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Dante: The Inferno, and its relationships to the novel: Frankenstein

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Amanda Cruz

on 17 May 2011

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Transcript of Dante: The Inferno, and its relationships to the novel: Frankenstein

"Dante: The Inferno"
and its relationships to the novel, "Frankenstein."
By Amanda Cruz
Period: 7 Who was Dante? A towering figure of world literature, Dante Alighieri is best known for his allegorical work La Divina Commedia (The Divine Comedy), which traces his imaginary journey through hell, purgatory, and heaven. Bibliography:
http://en.wikipedia.org/wiki/Inferno_(Dante) Durante degli Alighieri (May/June c.1265 – September 14, 1321), commonly known as Dante, was a major Italian poet of the Middle Ages. Dante was born in Florence, Italy The Divine Comedy is composed of three canticas:

Inferno (Hell) referred to as Dante's Inferno

Purgatorio (Purgatory)

Paradiso (Paradise) Florence figures are portrayed in many of Dante’s works. He was exiled from Florence during the last two decades of his life. During his exile, he composed the Divine Comedy, which presents an encyclopedic overview of the attitudes, beliefs, philosophies of the medieval world, as pirations, and material aspects. What happens in the Inferno?
Dante travels through the nine circles of hell; each circle representing a punishment reserved for people that have committed certain sins during their lifetimes. The Nine Circles:
1. Limbo
2. Lust
3. Gluttony
4. Greed
5. Anger
6. Heresy
7. Violence
8. Fraud
9. Treachery How does this relate to the characters in the novel of Frankenstein? From the book, Victor Frankenstein became fascinated with natural philosophy at a young age; loving works such as Cornelius Agrippa, Albertus Magnus, and Paracelus.
Yet as we can remember from the Inferno, the first circle of Hell is reserved for those that have dedicated themselves to discovering knowledge for the sake of themselves. "Learn from me, if not by my precepts, at least by my example, how dangerous is the aquirement of knowledge and how much happier that man is who believes in his native town to be the world, than he who aspires to become greater than his nature will allow."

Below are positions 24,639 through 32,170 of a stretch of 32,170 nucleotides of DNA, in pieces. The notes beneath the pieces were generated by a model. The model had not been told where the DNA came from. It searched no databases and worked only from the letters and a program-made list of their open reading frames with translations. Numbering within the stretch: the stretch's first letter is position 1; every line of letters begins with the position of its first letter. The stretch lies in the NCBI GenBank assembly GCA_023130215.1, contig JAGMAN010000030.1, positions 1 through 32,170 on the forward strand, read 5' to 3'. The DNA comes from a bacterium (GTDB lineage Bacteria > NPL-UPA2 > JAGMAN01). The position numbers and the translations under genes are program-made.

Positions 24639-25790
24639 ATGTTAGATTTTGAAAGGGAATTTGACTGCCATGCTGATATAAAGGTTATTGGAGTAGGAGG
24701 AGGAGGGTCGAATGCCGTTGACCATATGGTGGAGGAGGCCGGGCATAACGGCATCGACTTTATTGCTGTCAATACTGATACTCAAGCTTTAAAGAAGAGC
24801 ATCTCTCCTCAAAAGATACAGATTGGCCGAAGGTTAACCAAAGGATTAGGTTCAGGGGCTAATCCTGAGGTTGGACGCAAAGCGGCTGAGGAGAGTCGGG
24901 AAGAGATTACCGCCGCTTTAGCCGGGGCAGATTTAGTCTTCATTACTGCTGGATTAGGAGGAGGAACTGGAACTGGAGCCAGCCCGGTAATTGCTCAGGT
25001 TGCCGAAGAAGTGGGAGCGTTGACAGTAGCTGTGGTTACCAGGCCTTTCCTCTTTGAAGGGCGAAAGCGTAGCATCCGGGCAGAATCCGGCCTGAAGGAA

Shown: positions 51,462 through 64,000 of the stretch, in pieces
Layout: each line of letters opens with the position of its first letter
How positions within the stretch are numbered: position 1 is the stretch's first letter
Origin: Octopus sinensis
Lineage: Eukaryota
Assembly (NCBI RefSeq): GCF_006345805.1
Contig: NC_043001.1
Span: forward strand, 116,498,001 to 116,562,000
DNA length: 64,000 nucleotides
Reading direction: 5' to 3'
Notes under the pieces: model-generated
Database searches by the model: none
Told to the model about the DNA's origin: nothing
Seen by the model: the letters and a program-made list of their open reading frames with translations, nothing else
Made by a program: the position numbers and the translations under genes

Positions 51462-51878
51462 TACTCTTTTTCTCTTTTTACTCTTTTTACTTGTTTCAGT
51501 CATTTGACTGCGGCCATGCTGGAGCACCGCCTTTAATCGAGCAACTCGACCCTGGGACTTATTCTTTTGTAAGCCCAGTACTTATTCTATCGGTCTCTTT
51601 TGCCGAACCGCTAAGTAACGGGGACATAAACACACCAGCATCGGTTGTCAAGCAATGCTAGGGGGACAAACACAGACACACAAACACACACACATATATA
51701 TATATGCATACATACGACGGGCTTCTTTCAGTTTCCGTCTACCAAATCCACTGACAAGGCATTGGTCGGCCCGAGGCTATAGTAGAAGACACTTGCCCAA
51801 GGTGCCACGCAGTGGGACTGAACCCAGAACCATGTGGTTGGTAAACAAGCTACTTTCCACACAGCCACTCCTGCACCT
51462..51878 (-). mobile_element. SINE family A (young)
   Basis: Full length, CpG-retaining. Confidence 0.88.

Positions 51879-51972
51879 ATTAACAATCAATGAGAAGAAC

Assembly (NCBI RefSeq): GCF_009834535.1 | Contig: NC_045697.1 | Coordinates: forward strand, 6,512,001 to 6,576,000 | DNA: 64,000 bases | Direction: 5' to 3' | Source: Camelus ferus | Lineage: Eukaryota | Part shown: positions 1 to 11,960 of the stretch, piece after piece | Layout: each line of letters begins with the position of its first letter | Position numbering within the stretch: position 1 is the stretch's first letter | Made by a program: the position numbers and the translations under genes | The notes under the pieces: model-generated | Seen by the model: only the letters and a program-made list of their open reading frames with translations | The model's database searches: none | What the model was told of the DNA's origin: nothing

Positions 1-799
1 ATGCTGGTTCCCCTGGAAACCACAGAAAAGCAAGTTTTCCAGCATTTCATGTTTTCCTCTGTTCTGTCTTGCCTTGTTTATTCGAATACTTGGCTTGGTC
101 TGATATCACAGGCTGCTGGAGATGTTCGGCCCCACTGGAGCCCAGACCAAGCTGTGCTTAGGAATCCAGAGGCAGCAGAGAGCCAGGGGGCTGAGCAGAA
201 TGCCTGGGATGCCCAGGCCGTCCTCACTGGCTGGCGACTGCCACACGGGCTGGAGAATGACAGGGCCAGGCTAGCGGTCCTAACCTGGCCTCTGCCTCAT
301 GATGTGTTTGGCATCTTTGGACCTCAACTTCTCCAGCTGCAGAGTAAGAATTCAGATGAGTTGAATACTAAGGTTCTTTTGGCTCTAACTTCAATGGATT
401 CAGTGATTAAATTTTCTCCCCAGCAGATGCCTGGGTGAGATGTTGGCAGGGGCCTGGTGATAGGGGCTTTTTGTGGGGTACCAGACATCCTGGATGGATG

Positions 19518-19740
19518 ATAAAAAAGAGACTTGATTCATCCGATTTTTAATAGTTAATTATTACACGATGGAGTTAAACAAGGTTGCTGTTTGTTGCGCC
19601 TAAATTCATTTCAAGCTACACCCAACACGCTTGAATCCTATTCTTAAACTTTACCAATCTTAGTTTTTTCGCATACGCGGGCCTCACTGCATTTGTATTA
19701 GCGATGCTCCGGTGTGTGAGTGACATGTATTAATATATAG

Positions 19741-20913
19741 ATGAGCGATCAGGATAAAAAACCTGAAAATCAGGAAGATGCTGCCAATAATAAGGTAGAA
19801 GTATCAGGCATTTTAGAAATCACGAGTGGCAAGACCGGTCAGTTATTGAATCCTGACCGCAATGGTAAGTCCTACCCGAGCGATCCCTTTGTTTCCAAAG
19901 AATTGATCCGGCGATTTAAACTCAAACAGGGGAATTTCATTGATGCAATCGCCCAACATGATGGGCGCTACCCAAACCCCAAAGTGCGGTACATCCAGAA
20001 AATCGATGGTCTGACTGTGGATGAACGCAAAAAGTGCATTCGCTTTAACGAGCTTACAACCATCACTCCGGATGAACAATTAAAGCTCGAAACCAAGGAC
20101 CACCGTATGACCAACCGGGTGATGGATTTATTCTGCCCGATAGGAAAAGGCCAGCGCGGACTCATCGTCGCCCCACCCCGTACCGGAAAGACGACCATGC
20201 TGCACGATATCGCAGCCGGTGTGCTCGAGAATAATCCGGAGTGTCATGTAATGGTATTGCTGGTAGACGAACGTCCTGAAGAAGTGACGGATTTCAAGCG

- Victor Frankenstein, page 31. Frankentstein with his knowledge wished to create a living being.

Frankenstein wanted to prove that he could be an incredible individual and become looked up to from his discoveries and work.

As a result, he created an artificial being from deceased bodies when he shouldn't have. Due to his want and craving for knowledge, he ended up creating a monster and was soon led to his fate: misery and suffering. The monster may be portrayed to be like Satan, being doomed to suffer for all eternity. Relationship to the book. Dante's Inferno may connect to the novel of Frankenstein as means of understanding the causes of human suffering.
Both Frankenstein and the Inferno also might be describing the ways in which people create misery for themselves through their poor actions and choices, therefore providing a warning to not be selfish or too desirable. Relationship to today Even today, people may be suffering through their certain actions. Both the Inferno and Frankenstein portray aspects of how human beings should love and care for one another, and live in peaceful, unselfish manners. http://www.youtube.com/watch?v=MA9opHsLACk&feature=related The End "A mummy again endued with animation could not be so hideous as that wretch. I had gazed on him while unfinished ; he was ugly then ; but when those muscles and joints were rendered capable of motion, it became a thing such as even Dante could not have concieved."
- Victor Frankenstein, Page 36
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